“I’ve always been proud of what this team accomplished during my administration. But more than what we did, I’m proud of how they’re continuing to fight for an America that’s better.”
He linked to a July 26 op-ed in The Washington Post, headlined “We are African Americans, we are patriots, and we refuse to sit idly by,” and signed by 149 African Americans who served in the Obama administration.
Former first lady Michelle also tweeted Saturday a video of a Baltimore dance routine done to her famed motto “when they go low, we go high”:
“On #NationalDanceDay, I’m shouting out the Lethal Ladies, a Baltimore STEP team who I saw perform back in 2017. I’m so proud of you all — and everyone who’s dancing today!”
Trump saluted America in A #MAGA July 4 event, despite critics, What Do you Think About His Speech?
Trump salutes America in elaborate July 4 event, despite critics — and a downpour of rain
Despite concerns that he would use the Fourth of July event as a glorified campaign rally, President Trump used his “Salute to America” speech Thursday evening to praise the men and women of the armed forces and American exceptionalism. With the Lincoln Memorial as a backdrop and flanked by camouflaged … See More Bradley fighting vehicles, Trump stuck mainly to the script during his speech – praising the spirit that “runs through the veins of every American patriot” and attempting to strike a more unifying and conciliatory tone than he is generally known to take.
While Trump’s speech set a unifying tone, the lead-up to the event was far from harmonious – with Trump’s opponents,especially 2020 Democratic presidential candidates, slamming him on everything from the cost of the event to the perceived exploitation of the holiday for a political purpose. Two outside groups, the National Parks Conservation Foundation and Democracy Forward, want the Interior Department’s internal watchdog to investigate what they say may be a “potentially unlawful decision to divert” national parks money to Trump’s “spectacle.”
White House seeking all options on citizenship question for 2020 census
President Trump on Thursday doubled down on his push for a citizenship question on the 2020 Census, promising that his administration is “working very hard” on the controversial issue — as reports say he is mulling using an executive order to get the question on the census. “So important for our Country that the very simple and basic ‘Are you a Citizen of the United States?’ question be allowed to be asked in the 2020 Census,” he tweeted. He added that the Commerce and Justice departments were “working very hard on this, even on the 4th of July!” Earlier this week, Commerce Secretary Wilbur Ross announced that his department was going ahead with the printing of the census without the citizenship question, apparently indicating that the administration had dropped the controversial issue. That decision came after a Supreme Court ruling last week that blocked the citizenship question for the time being until more reasoning from the administration was provided.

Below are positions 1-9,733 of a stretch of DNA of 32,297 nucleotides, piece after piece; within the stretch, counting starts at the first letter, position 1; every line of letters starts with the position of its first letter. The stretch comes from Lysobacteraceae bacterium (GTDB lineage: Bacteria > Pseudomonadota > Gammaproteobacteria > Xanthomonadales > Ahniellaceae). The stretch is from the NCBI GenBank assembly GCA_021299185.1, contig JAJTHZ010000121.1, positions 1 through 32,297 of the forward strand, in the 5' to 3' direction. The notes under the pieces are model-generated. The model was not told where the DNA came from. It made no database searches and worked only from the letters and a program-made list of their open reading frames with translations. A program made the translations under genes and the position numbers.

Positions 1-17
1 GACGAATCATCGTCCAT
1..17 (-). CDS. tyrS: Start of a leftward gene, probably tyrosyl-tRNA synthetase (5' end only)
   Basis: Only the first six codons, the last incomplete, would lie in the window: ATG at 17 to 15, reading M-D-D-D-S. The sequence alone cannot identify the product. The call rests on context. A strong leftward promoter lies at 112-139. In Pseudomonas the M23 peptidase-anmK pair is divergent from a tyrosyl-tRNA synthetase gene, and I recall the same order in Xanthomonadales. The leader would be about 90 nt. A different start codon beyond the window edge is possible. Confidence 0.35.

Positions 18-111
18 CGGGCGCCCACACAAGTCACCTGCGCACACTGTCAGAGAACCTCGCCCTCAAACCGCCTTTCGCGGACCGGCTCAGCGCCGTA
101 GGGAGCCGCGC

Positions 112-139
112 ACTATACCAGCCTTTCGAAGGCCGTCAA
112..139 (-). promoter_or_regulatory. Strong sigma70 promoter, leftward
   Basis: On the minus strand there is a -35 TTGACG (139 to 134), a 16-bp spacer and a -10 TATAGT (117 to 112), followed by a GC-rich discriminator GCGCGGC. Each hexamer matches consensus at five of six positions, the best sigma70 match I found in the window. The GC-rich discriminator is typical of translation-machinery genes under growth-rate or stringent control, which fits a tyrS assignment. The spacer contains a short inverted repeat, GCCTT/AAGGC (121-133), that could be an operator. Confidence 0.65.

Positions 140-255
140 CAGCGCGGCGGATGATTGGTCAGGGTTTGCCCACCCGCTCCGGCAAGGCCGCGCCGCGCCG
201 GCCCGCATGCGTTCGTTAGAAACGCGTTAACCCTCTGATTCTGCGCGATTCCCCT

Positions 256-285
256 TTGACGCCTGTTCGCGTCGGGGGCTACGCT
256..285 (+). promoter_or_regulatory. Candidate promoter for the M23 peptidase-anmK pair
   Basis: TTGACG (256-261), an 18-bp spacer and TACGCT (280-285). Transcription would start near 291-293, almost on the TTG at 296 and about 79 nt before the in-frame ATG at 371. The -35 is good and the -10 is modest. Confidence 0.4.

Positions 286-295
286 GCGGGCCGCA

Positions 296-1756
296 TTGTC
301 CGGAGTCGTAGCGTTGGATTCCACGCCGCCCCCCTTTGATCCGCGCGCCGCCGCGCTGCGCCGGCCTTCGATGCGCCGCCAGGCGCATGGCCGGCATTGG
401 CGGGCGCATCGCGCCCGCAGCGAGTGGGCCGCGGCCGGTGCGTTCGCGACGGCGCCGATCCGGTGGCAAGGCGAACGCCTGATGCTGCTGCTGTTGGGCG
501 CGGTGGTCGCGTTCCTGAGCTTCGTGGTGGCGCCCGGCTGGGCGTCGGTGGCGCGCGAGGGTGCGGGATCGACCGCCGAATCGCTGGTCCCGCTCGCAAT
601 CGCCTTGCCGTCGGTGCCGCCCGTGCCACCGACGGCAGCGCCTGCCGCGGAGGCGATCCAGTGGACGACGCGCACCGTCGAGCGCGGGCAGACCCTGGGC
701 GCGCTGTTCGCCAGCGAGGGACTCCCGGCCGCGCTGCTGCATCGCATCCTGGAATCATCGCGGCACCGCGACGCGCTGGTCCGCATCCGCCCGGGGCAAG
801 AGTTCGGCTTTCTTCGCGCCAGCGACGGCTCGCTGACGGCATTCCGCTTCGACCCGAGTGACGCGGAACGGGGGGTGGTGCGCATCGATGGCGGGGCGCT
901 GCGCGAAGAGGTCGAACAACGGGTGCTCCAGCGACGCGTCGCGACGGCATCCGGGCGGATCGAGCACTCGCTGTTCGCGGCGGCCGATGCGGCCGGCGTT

Ocasio-Cortez calls border officials liars after new report on offensive Facebook posts
In a Twitter message Thursday, Rep. Alexandria Ocasio-Cortez, D-N.Y., branded the leadership of U.S. Customs and Border Protection as liars after a news site reported that CBP officials knew much longer than they claimed about a Facebook group on which some past and current CBP employees had posted offensive material. Ocasio-Cortez was the subject of some of this material. ProPublica, a self-described non-profit news group, reportedly has obtained screenshots of doctored images of Ocasio-Cortez, including one that shows a smiling PresidentTrump forcing her head toward his crotch.